Having reached the end of our investigations, we can now consider in greater detail the political and theoretical relevance of our results. Understanding the social bases of the two major political parties in the United States cannot, by itself, explain which party is likely to win the next election. There are many other causal factors than social cleavages that affect election outcomes. Moreover, a central assumption of our approach is that the political consequences of social cleavages for electoral outcomes are mediated by other, more proximate factors (which in turn have multiple causes). None the less our findings have implications for the future trajectories of the Democratic and Republican parties in light of postindustrial social and economic developments and cultural changes in American society. We identify the most important of these changes and their likely impacts on the social bases of party coalitions below.
In terms of theoretical issues, our work suggests some ways of thinking about the utility, as well as the limits, of what we have called the 'sociological approach' to studying political behavior. A growing chorus of scholars have argued that social cleavages have declined in political importance throughout the mature democracies. Although based on limited empirical evidence, this conclusion has been widely accepted and interpreted as both an indicator and cause of contemporary patterns of political change. We find little evidence for this sweeping conclusion in the U.S. context. The total social cleavage--the average of the race, religion, class, and gender cleavages--has actually increased in size during the twelve elections between 1952 and 1996. While a significant portion of this increase is attributable to the growth and durability of the race cleavage, our conclusions about the overall stability of the total social cleavage would not be affected by ignoring the racial cleavage.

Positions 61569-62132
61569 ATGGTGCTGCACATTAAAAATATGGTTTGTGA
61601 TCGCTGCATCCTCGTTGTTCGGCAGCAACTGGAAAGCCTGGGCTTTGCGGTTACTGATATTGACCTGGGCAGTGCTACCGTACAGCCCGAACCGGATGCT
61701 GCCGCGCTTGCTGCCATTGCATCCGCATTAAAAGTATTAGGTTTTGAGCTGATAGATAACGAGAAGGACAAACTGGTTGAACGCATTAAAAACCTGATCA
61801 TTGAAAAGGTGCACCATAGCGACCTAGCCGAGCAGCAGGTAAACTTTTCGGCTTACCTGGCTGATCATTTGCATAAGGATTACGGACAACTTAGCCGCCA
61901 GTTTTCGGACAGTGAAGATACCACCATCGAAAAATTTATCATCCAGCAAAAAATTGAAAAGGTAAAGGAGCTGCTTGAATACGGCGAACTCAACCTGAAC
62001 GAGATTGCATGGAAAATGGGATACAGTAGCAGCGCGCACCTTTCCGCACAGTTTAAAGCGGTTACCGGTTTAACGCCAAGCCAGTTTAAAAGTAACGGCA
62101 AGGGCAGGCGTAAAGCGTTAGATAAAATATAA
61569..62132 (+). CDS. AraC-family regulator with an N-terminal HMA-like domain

In this chapter, we examine in more detail these political and theoretical conclusions. We begin with a discussion of the political consequences of changing social group alignments for the Democratic